Russell, B. (1945). A history of western philosophy: And its connection with political and social circumstances from the earliest times to the present day. New York: Simon and Schuster.
Volk, T. (1995). Metapatterns: Across space, time, and mind. New York: Columbia University Press.
Volk, T., & Bloom, J. W. (2007). The use of metapatterns for research into complex systems of teaching, learning, and schooling. Part II: Metapatterns in nature and culture. Complicity: An International Journal of Complexity and Education, 4(1), 25—43. (Available online at: http://www.complexityandeducation.ualberta.ca/COMPLICITY4/documents/Complicity_41d_Volk_Bloom.pdf)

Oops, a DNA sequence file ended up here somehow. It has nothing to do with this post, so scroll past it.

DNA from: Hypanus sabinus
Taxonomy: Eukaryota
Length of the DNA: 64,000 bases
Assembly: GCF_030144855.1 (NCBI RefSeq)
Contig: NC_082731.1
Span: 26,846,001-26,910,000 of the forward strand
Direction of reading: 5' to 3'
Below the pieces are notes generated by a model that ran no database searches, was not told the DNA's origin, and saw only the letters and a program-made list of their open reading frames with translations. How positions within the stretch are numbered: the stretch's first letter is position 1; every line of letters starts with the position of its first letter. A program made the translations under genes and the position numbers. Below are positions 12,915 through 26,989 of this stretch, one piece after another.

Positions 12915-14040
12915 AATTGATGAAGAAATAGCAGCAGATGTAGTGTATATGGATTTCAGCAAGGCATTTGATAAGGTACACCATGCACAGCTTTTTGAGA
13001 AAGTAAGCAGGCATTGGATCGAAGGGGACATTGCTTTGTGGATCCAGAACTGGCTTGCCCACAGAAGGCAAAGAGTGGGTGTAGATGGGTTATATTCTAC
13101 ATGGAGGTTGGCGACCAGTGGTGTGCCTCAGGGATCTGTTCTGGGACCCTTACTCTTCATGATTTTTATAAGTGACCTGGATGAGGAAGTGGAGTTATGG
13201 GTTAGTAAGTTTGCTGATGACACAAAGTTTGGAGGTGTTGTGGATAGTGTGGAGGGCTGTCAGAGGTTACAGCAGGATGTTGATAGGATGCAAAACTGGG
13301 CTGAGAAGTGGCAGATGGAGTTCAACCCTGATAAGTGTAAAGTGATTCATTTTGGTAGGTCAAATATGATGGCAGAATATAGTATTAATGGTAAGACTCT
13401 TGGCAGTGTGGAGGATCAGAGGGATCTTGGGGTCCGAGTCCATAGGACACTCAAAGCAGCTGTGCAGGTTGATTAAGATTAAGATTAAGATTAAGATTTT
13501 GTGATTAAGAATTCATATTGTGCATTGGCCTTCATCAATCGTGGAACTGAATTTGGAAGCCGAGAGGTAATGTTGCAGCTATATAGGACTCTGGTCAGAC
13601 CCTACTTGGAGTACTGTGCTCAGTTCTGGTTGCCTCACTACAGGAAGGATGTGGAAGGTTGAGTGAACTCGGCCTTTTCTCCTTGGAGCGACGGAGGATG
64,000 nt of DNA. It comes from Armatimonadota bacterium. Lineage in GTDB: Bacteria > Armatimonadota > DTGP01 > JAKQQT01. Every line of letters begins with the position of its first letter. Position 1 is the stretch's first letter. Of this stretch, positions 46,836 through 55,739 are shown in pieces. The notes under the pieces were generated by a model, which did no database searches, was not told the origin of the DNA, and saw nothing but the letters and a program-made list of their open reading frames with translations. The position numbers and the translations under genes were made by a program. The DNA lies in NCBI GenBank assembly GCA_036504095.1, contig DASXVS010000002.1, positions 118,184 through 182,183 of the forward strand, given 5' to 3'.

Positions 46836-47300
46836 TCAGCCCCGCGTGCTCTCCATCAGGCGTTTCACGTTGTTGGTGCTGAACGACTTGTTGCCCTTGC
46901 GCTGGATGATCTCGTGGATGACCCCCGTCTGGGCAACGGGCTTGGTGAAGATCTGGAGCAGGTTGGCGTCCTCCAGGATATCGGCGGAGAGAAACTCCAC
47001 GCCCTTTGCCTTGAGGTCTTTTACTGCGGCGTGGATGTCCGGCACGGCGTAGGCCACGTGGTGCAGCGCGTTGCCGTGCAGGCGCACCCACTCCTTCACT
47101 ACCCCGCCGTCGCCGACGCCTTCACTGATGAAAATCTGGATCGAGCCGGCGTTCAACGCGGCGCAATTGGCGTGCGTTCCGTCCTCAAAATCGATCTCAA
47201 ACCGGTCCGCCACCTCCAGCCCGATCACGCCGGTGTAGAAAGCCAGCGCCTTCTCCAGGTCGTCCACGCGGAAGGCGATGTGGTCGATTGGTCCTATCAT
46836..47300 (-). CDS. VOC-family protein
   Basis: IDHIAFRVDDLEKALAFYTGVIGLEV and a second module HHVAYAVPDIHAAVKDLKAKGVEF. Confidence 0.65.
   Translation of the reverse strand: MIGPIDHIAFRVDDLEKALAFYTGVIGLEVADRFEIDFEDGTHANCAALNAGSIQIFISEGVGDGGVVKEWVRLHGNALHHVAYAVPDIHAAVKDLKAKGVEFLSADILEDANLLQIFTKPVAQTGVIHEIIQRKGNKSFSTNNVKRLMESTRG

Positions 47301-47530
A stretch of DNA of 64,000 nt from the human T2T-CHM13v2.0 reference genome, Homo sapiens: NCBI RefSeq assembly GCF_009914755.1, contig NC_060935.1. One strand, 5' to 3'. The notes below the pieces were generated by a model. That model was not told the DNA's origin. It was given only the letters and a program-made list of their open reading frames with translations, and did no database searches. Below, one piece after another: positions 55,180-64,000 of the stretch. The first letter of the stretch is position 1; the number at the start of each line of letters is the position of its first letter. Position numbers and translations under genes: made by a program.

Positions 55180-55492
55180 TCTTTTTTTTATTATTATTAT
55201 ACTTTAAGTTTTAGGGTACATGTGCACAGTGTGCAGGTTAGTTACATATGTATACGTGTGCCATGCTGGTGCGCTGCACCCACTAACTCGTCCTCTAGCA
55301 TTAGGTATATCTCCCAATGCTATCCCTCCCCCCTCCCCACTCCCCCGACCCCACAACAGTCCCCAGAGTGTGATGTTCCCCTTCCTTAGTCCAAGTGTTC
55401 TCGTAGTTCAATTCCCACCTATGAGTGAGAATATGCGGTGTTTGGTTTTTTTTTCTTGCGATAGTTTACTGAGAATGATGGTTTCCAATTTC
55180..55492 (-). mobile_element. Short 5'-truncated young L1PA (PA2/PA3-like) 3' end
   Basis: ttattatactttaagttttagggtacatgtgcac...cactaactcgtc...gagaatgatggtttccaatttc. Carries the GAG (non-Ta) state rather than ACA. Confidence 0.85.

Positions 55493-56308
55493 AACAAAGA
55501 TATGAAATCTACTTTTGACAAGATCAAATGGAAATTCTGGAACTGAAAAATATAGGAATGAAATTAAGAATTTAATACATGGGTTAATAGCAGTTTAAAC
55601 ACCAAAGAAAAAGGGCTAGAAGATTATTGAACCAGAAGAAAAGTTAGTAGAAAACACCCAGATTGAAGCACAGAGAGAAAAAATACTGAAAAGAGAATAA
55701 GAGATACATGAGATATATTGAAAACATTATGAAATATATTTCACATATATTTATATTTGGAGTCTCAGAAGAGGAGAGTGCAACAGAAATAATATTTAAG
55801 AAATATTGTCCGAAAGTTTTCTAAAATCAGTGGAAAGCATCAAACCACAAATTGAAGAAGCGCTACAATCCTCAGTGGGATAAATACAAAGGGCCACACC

Wenger, E. (1998). Communities of practice: Learning, meaning, and identity. New York: Cambridge University Press.
(originally published: THURSDAY, JUNE 26, 2008)
© 2008 by Jeffrey W. Bloom